But back again to a poignant, pleasant, personal memory of Eddy Arnold. In 1977 at the age of 22, I quietly walked out of Concordia Seminary in St. Louis. I had wanted to be a Lutheran pastor since my days in parochial school in Hawaii in the mid-1960s. You may recall that in 1973-74, there was a political and theological explosion at that institution which even made Time Magazine as the "Great Lutheran Civil War ." I had been putting up with this internecine warfare in my church body since my undergraduate days at Valparaiso University in Indiana between 1973-77. I had decided in the fall of 1977 I'd had enough. On the fateful weekend that I "got out of Dodge," I called a close friend at the Valparaiso University Law School who drove down to St. Louis in the wee hours to pick me up. We went back to Valparaiso for a few days, before I flew back to my home in San Antonio, Texas. From there I tried to get on with the rest of my life.
Unbeknownst to me then, shortly after my sobering departure for Texas in the fall of 1977, Eddy Arnold showed up at the Mill Run Theater at the Golf Mill Shopping Center in Niles, Illinois (a northern suburb of Chicago) for a multi-night engagement. You can get there from Valparaiso University in about 90 minutes. Because my collection of Eddy Arnold albums was a standing joke among my friends at the University--most of whom were weaned on Frank Zappa--several decided to buy tickets as a lark, and go on a Saturday night to see "The Tennessee Plowboy."
The night after the show, one of Frank Zappa's groupies called me in Texas from Valparaiso University. I will never forget the call. In a reverent, repentant, almost sheepish tone, the voice at the other end of the line confessed, "You know Dankof, we never understood your records, until we saw the guy for ourselves. I have to admit, it was the best nightclub act I've ever seen. We talked about it all the way home. And I'll never admit to my parents that they were right."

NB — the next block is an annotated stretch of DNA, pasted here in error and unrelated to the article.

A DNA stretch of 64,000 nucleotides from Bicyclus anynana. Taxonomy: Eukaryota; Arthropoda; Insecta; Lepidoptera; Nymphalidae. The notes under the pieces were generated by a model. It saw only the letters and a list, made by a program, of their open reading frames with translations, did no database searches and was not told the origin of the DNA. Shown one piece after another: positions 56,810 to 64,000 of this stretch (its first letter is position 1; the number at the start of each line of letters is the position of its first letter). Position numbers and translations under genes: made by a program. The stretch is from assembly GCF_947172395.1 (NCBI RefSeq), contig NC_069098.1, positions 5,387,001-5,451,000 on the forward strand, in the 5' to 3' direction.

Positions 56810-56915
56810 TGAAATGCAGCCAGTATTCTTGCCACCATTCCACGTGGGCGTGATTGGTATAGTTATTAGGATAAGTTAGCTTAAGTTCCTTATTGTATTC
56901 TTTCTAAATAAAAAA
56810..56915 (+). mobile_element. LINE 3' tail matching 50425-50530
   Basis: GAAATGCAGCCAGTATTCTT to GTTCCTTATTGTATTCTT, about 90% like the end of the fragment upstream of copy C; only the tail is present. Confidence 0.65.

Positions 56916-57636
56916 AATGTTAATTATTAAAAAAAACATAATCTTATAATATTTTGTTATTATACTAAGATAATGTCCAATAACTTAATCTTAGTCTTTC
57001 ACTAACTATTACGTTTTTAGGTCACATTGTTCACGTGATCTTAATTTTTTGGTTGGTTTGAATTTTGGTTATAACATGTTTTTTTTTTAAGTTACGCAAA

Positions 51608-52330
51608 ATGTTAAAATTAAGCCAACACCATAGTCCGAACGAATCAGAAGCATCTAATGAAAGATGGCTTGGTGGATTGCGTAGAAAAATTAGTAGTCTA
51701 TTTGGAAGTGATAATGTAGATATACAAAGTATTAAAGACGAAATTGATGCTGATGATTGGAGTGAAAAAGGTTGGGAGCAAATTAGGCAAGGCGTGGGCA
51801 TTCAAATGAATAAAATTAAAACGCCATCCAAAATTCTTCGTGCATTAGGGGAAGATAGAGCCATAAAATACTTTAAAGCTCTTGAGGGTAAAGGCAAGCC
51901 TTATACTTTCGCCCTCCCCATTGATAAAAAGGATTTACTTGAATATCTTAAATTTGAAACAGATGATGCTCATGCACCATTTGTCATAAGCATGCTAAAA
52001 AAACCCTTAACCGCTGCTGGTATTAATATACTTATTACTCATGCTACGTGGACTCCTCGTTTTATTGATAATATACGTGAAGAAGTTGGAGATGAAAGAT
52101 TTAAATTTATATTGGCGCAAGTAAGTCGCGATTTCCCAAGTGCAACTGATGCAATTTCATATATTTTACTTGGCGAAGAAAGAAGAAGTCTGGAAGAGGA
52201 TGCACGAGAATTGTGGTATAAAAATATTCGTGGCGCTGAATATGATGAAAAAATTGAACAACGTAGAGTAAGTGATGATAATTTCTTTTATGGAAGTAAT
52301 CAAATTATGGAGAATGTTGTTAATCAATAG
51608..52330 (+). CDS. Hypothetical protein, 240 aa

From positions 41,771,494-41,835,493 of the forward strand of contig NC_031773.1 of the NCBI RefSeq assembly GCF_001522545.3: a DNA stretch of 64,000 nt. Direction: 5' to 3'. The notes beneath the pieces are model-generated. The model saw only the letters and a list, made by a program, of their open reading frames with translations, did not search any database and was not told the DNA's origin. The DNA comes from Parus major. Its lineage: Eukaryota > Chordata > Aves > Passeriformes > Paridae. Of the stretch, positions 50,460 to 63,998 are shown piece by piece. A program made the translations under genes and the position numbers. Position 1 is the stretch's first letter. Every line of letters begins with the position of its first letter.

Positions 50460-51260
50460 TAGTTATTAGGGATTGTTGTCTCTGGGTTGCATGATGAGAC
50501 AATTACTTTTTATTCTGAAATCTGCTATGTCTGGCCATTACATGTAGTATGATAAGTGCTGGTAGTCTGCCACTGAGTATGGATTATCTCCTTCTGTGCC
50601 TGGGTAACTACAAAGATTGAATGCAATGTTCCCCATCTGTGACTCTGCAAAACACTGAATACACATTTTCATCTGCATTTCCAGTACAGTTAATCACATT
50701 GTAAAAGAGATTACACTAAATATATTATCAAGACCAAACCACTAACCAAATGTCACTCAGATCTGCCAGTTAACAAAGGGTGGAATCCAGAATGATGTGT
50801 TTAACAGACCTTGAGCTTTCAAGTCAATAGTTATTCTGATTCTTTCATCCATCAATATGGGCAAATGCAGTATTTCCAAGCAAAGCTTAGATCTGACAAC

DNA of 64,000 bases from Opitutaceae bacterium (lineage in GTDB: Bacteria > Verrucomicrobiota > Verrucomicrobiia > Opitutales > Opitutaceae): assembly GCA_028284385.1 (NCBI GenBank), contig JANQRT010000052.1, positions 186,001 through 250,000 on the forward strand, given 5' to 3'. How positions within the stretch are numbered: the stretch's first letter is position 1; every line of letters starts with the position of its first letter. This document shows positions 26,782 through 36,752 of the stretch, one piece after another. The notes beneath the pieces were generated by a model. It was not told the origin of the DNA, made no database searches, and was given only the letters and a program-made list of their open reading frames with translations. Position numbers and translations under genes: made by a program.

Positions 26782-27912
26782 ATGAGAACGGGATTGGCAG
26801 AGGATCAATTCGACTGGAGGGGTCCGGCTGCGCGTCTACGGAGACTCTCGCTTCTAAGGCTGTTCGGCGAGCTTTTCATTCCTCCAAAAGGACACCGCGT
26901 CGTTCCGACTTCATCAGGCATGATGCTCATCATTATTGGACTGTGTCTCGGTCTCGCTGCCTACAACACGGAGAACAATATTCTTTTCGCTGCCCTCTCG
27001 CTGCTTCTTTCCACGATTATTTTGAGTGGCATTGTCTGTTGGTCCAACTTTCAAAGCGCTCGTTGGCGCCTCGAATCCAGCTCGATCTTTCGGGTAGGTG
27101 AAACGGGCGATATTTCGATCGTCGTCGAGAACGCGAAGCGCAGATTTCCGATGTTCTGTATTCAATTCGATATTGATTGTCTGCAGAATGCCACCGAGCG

A week after the show, living alone in San Antonio and trying to get on with my rather dishevelled life, a magnum sized manila envelope appeared in my mailbox. There was no return address. The postmark showed the name of a town in Tennessee I had never heard of. When I opened the package to look at the contents, there was a note and a picture. The note said:
"Mark. I met several of your college friends after my concert in Chicago the other evening. I sometimes hang around after the show to do a few photos and autographs. Your friends were among those who waited in the line. They told me that you were the only reason they had come, but they ended up being glad for the experience. One thing about show business---it takes you everywhere, and you meet almost everyone. It is one of the reasons, in addition to my singing, that I still go on the road.
"I also learned of your unfortunate experience in St. Louis. You know my music well enough to know how many of my songs deal with the unhappy and the tragic. Perhaps some of these lyrics will speak to you once more--but I include this note and signed sketch with date as a reminder of a bright future and new roads ahead."
The Canadian singing great, Anne Murray, once said, "Eddy Arnold doesn't make you feel the lyrics--he makes you believe them." But for the guys whose resumes proudly claim service "On the Board of Trustees at the Kennedy Center for thePerforming Arts," they neither feel, nor believe, the greatness of the life and career of America's Ambassador of Country Music. But for those of us who have received Dr. Arnold's message of love in song--and in thought, word, and deed--we love and salute him, now and always.
(Mark Dankof is an ordained Lutheran pastor who serves as a correspondent for Global News Net (GNN). His articles and book reviews can be found in many locations on the World Wide Web, including his own site at www.MarkDankof.com .)
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||Wednesday, Aug. 14, 2002 at 2:03 PM